Many a good story has been found in the bottom of a decent Rioja.
The official Spanish denomination of Rioja wine (Denominacion de Origen Rioja) is a name, recognized worldwide for its history, experience and tradition. Wines from northern Spain are among the best alcohol beverages and Rioja is one of the leading brands on the market with more than 15.000 vineyards and the largest stock of barrels in the world. Spain has a unique lifestyle with a breezy, natural manner of knowing how to enjoy life. Intrinsically, Rioja wines offer and evoke each of these attributes in every sip. Historically, wine-making in Spain aims to represent the most characteristic quality of the country and the general sociability of the nation.
Travelling the Camino
Spain’s premier wine-producing region has an extremely old record. As it is typical in Europe, Rioja’s wine history was profoundly influenced by Roman settlers in the Middle Ages. Unlike many other European terroirs Rioja’s history is directly predisposed by winemakers in France, specifically by Bordeaux artisans. In the Middle Ages, pilgrims from southern France traversed Rioja on their way to the Shrine of James in Santiago de Compostela. The pilgrims were offered wine while they stayed in the monasteries located along the Camino. Thus, visitors would be the first marketers to promote the name Rioja wines when they were back to their homes. In the late 1700s, wine-makers in Rioja began to use small French oak barrels to age their product. This Bordeaux-type ageing was hugely profitable and persuaded many other artisans to exploit this method.
Beginning in the latter half of 1800s, Rioja faced an amazing growth in its wine industry, though this was, sadly, at the expense of their French counterparts. In the 1850s and 1860s, French vineyards were almost ruined first by oidium (a parasitic fungus), and then by phylloxera epidemic (insect pest of grapevines). In response to the French passion and market demand for spirits, export from Rioja sky-rocketed in several months. Many French wine merchants who travelled to Rioja ended up staying in the region, introducing their own wineries. This further elevated the French influence on Rioja wine-making style.
Regrettably, Rioja was ravaged by phylloxera in the early 1900s. By this time, French grape growers had already replanted their vineyards using special extra-resistant to the pest. The Rioja wine industry was devastated and many Bordeaux growers returned to their native valleys. Yet, the early 20th century neither was a good time for Spanish winemakers. Phylloxera incursion, WWI, the Spanish Civil War, the Great Depression and finally WWII had had a pernicious effect on all steps of wine-making in the region. Thankfully, Rioja stepped into a second Renaissance period in the 1970s, and until now the region’s wine making is steeped massively in the French approach. Nevertheless, nova days, Rioja produces some of the world’s best red wine by combining their own authentic style with a hefty pinch of French influence.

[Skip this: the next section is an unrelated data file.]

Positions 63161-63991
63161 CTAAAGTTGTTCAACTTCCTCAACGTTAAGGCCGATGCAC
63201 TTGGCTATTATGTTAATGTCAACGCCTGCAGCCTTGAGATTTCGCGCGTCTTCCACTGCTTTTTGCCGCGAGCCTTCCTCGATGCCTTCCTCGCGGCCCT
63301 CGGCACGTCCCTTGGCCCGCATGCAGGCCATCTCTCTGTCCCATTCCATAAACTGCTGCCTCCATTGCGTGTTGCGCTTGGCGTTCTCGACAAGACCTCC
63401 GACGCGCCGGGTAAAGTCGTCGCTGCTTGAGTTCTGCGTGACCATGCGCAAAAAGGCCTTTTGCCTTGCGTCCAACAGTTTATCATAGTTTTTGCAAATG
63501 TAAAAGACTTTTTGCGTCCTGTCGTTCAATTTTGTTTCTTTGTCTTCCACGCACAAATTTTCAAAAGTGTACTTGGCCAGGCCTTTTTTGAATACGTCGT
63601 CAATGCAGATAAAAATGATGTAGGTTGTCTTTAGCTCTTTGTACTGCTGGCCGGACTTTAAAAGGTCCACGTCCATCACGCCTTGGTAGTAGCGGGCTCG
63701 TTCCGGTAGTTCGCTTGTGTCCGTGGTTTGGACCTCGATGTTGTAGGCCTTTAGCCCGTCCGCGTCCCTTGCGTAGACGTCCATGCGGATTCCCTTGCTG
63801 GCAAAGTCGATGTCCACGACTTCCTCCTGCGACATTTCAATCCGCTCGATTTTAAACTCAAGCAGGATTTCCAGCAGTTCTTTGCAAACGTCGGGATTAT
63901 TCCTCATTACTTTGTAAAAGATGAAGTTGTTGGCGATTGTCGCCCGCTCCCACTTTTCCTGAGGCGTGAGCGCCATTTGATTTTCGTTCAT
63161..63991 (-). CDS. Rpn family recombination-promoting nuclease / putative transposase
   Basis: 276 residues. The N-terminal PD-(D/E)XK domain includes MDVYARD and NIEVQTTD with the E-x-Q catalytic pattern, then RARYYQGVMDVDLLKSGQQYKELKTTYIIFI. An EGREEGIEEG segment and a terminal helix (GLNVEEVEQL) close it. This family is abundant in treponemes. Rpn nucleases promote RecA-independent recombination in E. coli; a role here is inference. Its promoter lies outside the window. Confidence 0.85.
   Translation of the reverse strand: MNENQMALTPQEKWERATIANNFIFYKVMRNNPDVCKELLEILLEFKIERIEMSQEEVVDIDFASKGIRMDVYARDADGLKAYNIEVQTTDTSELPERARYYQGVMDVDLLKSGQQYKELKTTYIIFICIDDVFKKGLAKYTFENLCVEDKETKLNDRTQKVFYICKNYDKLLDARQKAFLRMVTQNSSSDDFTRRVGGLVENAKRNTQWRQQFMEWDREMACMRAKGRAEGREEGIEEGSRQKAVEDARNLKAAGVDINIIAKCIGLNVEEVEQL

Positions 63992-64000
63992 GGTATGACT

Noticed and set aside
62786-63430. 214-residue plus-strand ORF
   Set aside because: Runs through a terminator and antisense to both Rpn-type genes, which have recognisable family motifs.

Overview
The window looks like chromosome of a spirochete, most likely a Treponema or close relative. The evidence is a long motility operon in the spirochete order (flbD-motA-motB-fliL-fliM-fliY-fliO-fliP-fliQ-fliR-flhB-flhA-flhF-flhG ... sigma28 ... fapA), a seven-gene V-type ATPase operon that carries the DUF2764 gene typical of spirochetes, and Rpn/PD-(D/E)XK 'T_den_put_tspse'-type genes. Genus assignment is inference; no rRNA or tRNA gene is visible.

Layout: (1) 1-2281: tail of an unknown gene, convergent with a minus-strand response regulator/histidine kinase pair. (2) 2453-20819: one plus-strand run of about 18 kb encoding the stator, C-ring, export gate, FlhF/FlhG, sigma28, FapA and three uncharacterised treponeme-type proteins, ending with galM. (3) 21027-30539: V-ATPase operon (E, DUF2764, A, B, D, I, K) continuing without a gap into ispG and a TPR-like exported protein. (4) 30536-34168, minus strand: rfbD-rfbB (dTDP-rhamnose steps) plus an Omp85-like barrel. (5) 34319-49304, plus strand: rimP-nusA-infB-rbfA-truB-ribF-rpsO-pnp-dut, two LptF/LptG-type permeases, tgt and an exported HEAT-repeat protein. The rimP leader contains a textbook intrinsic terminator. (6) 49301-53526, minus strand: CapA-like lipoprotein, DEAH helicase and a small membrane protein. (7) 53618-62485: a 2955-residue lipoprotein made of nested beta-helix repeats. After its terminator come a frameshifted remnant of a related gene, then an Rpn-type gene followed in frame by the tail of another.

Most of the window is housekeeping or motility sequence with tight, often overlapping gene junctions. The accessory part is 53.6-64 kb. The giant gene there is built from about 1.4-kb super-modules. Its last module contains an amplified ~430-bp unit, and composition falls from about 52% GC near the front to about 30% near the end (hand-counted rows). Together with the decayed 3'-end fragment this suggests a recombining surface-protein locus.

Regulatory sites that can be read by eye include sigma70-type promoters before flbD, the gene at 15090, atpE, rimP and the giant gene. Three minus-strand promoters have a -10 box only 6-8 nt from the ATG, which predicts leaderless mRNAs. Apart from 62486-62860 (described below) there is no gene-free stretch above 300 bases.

Classification system of red Rioja
Located in north-central Spain, this site is treated as one of the most famous red still wine regions of the world. Undoubtedly, when you call for "any red from Spain", anyone will suggest Rioja.
This terroir can be classified by its three official subzones: Rioja Alta, Rioja Alavesa, and Rioja Oriental (aka Eastern Rioja – originally called Rioja Baja.) Most of the wine guides may advice that Alta and Alavesa produce the best ones, but that is not always an axiom.
Normally, Rioja is made from a blend of grape varieties, with Tempranillo keeping the dominant note. Wine from Rioja is known for its structure and tannins, that is why pretty strong Tempranillo is the most significant grape type, like a heart of best wines. Garnacha is typically included in the blend to keep up some fruitiness, Mazuelo grape (also known as Cariñena) and Graciano may also be added for pronounced acidity. DOCa Rioja wines can also be blended with grapes grown in two or more zones, although single-zone wines are becoming more and more trendy.
As the spirits of other Iberian regions, Rioja wines have long been classified basing on their ageing times, which has made sense given the amazingly long and vibrant shelf-lives of many of this region’s famous Reserva and Gran Reserva wines. In 1926 Rioja founded the first Regulating Board (Consejo Regulador) and was the first Spanish wine to obtain DOC status. The regulations govern quality control in all wine-making processes, from viniculture to bottling, but the most essential for normal wine lovers (like me and you), are the rules specifying oak-ageing.
However, for the past couple of years, the new scheme moves away from ageing as the primary indication of quality. Instead, wineries are encouraged to promote regional micro-climates and singular unique vineyards. Now Rioja makers are allowed to add the name of the village or municipality to the front label. That is to say, do not try to memorize all the municipality names – there are 145 of them in Rioja province.